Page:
But soon, even Southeast D.C. may resemble K Street. Although the city as a whole has experienced increased property values, Southeast D.C. has proven immune. Relatively low property values combined with the tax incentives President Clinton introduced make this quadrant the perfect location for middle class residents. Yet this creeping gentrification is contrary to public schema. There is a tendency to blame white middle-class individuals for the displacement of minorities, and gentrification inherently harms the lower-class. In the case of Anacostia, however, it is actually the black middle-class who is entering and shifting the dynamics of the region. Comfortable with the homogeneity, middle-class blacks have in recent years entered Southeast D.C. for the relatively inexpensive housing. For those who see gentrification as only a race issue, this middle-class black population gets lost.
Regardless of who does the gentrifying, local governments must institute policies that ensure both overall growth and economic equality. Since 424 K Street was purchased in 2002, the city has continuously focused on how to improve and grow, but has completely ignored the problems that stem from growth. There has been a failure to understand that policies to better the city must be coupled with policies to help individuals hurt by these changes. Displaced residents must now readjust to an entirely different state. While a low income resident pushed out of any other U.S. city is assured the same state assistance as before, D.C.’s displaced populations lose district government aid. The District of Columbia is only 68 square miles in size, and once a citizen has been pushed beyond city boundaries, he becomes another state’s problem. These gentrification refugees are forced to re-navigate a new state system—a process that can be laden with bureaucratic red tape.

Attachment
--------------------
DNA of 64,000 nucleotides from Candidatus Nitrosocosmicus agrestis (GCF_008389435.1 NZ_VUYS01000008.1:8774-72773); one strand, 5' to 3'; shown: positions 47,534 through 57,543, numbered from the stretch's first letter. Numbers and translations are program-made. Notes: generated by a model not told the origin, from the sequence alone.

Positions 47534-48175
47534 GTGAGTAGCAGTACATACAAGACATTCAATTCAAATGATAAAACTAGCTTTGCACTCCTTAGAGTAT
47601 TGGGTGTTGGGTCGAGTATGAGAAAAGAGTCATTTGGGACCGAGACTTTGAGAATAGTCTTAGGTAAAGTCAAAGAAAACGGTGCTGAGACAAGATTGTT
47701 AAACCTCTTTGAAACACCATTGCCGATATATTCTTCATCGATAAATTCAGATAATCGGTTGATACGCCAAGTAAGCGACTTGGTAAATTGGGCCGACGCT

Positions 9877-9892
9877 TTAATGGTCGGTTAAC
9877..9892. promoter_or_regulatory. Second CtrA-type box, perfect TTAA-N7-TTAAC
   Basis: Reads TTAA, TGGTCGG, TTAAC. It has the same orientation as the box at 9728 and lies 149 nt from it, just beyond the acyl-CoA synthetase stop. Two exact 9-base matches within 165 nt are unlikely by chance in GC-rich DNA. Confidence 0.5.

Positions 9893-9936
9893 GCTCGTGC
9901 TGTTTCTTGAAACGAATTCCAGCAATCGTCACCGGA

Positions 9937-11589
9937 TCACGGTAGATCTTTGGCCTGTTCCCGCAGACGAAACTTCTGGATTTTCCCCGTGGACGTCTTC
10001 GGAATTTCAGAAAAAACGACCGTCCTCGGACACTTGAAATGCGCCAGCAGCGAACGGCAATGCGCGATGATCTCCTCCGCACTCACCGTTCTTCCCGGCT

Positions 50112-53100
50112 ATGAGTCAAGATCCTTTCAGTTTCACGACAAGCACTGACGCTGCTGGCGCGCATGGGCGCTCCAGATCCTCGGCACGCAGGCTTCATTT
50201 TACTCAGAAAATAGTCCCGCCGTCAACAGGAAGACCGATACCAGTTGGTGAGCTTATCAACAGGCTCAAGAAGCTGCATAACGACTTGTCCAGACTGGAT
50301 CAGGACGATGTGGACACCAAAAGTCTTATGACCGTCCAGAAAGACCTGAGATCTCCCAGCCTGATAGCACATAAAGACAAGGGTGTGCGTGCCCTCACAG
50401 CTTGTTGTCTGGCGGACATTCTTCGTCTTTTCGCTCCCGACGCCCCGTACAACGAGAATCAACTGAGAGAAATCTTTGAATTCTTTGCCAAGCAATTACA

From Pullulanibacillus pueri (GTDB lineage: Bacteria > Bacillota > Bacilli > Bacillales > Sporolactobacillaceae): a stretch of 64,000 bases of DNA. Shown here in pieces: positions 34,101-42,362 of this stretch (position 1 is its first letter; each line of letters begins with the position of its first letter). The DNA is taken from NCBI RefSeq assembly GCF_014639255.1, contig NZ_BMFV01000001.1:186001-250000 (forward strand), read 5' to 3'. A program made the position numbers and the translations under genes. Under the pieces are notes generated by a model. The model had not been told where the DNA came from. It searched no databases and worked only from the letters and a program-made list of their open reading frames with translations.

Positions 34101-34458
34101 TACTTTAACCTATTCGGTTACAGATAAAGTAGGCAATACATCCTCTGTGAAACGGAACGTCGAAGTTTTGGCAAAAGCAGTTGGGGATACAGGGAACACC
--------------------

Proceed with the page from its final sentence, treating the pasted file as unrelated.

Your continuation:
If gentrification policies included measures to counteract the foreseeable negative effects, there would be greater overall growth. Taking some of the city’s new financial gains and investing them in more efficient public housing is one strategy. “The D.C. Public Housing System, also known as Section 8, does not always pay landlords the rent owed,” D.C. real estate broker Louis Poblete told the Vanderbilt Political Review. “It has [become] a pattern for [the District’s Housing Authority] not to pay,” explained Poblete. Failures like these discourage landlords from volunteering their buildings for public housing. D.C.’s government should provide incentives for landlords outside of Southeast to apply to become part of Section 8. Spreading public housing into different wards allows lower income residents access to the resources not readily available in Southeast D.C. In Wards 7 and 8 – where about forty one percent and forty eight percent of residents, respectively, do not own cars – there are only seven large grocery stores to service over 144,000 individuals. To address this unequal distribution of resources, the government should consider providing additional tax incentives for businesses in Southeast D.C. itself, specifically in Wards 7 and 8, which comprise the majority of Southeast D.C.
It is assumed in the modern literature that these results are all connected: gentrification leads to the growth of the city’s wealthier constituency and a decline of the lower-class. But gentrification does not have to follow this pattern, nor does it have to lead to the polarization D.C. has developed with areas like K Street and Southeast D.C. There will undoubtedly be casualties when trying to rejuvenate a city, but the goal of local governments should be to limit these as much as possible. No government can predict exactly what will happen as a result of its policies, but partnering with community organizations on the ground provides some insight. Grassroots organizations often understand the dynamics of the city better than officials because their work transcends statistics and focuses directly on the individual.
Too often gentrification is encumbered by a negative connotation while officials, like former Mayor Williams, are praised for spearheading development. The aims of gentrification should be applauded, but mayors who allow the process to continue without providing the necessary policies to control it should be disparaged. But what mayor is going to put in the extra effort to implement such policies if the process of gentrification is always blamed? If the country continues to view innovation within cities as a zero-sum game, no local government will be held accountable for addressing urban issues.
[Image Credit: http://en.wikipedia.org/wiki/File:True_reformer_building.jpg]